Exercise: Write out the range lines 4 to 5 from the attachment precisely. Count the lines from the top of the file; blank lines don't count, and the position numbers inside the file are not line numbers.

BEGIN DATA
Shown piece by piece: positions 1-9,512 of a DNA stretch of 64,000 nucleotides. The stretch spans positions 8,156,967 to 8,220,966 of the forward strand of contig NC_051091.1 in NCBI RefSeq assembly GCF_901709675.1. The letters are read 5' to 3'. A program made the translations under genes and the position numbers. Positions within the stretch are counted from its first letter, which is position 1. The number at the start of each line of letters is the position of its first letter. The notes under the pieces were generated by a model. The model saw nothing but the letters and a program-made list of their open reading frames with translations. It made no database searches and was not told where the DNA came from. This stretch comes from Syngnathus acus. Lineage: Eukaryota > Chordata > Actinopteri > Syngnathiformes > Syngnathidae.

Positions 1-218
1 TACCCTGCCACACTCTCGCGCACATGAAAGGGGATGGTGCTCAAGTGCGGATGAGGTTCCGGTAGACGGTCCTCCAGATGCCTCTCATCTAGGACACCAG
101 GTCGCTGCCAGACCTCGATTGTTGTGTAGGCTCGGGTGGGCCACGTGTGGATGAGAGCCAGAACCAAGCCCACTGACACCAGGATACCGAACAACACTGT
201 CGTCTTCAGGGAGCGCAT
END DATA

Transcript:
101 GTCGCTGCCAGACCTCGATTGTTGTGTAGGCTCGGGTGGGCCACGTGTGGATGAGAGCCAGAACCAAGCCCACTGACACCAGGATACCGAACAACACTGT
201 CGTCTTCAGGGAGCGCAT